Geopolitical turbulence is at its worst since the globe was on the cusp of entering World War II—and the instability is pushing us all closer to a recession, Wall Street heavyweights Larry Fink and Jamie Dimon have warned.
In an interview with British newspaper The Times over the weekend, BlackRock co-founder and CEO Larry Fink said geopolitical turbulence was “shaping all our lives,” as the Israel-Hamas and Russia-Ukraine wars rage on with no sign of a resolution.
“We are having rising fear throughout the world, and less hope,” said Fink, who also serves as BlackRock’s chairman.
This, he said, could ultimately translate into a weaker economy.
“Rising fear creates a withdrawal from consumption or spending more,” Fink told The Times. “So fear creates recessions in the long run, and if we continue to have rising fear, the probability of a European recession grows and the probability of a U.S. recession grows.”
BlackRock currently manages assets worth more than $9 trillion.
Fink, who founded investment bank BlackRock with seven partners in 1988 and has since amassed a personal fortune of more than $1 billion, has previously spoken out about the lack of “hope” in the economy.
At the end of September, the banking boss said he had never seen as much anxiety among consumers and businesses as he’s witnessing right now.
“The biggest issue for me—and I say this to every governmental leader I see worldwide—what the world is missing today is hope,” he said at the Berlin Global Dialogue forum. “I see more fear than any time in my business career.”
Also speaking to The Times this weekend, JPMorgan boss Dimon said that the situations in the Middle East and Ukraine were “quite scary and unpredictable.”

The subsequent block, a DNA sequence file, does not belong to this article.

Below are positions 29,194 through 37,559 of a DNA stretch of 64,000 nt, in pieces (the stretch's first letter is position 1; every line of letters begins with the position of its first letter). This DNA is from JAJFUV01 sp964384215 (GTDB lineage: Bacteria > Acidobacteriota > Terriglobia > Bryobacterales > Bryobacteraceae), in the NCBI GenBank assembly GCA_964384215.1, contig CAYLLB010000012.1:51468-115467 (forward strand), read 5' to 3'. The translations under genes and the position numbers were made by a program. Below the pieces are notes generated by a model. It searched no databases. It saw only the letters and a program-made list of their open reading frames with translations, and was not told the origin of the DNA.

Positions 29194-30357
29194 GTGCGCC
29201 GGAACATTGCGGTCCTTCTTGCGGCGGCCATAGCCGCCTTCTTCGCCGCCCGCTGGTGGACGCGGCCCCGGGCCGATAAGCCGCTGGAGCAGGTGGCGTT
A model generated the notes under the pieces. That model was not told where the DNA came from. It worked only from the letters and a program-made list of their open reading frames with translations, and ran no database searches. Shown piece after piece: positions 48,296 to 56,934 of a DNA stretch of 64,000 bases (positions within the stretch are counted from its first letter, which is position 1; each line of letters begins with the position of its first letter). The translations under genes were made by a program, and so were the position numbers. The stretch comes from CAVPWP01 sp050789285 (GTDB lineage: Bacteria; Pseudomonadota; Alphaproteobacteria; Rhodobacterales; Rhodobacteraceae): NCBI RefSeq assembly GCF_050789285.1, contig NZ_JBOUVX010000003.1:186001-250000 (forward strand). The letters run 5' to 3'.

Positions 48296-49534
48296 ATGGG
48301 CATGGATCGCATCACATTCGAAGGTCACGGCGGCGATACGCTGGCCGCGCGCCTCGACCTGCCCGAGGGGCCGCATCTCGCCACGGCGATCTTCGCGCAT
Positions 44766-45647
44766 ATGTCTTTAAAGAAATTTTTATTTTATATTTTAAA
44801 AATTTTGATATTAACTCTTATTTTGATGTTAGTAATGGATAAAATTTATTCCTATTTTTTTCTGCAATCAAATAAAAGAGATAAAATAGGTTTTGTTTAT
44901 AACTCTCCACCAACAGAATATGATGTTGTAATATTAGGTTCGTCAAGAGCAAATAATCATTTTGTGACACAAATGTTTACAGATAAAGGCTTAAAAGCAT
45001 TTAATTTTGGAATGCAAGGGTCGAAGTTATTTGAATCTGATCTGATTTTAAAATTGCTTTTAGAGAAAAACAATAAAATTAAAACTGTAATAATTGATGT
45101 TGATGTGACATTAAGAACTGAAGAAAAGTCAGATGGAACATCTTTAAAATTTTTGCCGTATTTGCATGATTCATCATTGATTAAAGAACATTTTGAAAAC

“In the U.S. we continue to have a strong economy,” he said. “We still have a lot of fiscal and monetary stimulus in the system. But these geopolitical matters are very serious—arguably the most serious since 1938.”
Dimon stressed that the tense geopolitical backdrop was reshaping the world—and its economy.
“What’s happening on the geopolitical front right now is the most important thing for the future of the world—freedom, democracy, food, energy, immigration,” he said.
It isn’t the first time in recent months Dimon has sounded the alarm about geopolitical risk—or its potential impact on the global economy.
In September, the Wall Street veteran warned that people should brace themselves for interest rates to rise as high as 7%—around the same time that he said heightened geopolitical tensions were “absolutely” the biggest economic threat in the world right now.
“We have dealt with inflation before, we dealt with deficits before, we have dealt with recessions before, and we haven’t really seen something like this pretty much since World War II,” Dimon told CNBC affiliate network CNBC TV-18 at the time.
“I think America takes [Russia’s invasion of Ukraine] very seriously, I’m not quite sure how the rest of the world does,” he added. “You have a European democratic nation invaded under the threat of nuclear blackmail. I think it’s been a good response, but it’s going to affect all of our relationships until somehow the war is resolved.”
Fink and Dimon aren’t alone in their warnings over the breakdown of geopolitical stability.
Last month, billionaire investor Ray Dalio—who has previously warned about risks being created by a breakdown of Sino-U.S. relations—put the odds of a “hot world war” at 50% thanks to “brutal” conflicts in Ukraine and Gaza.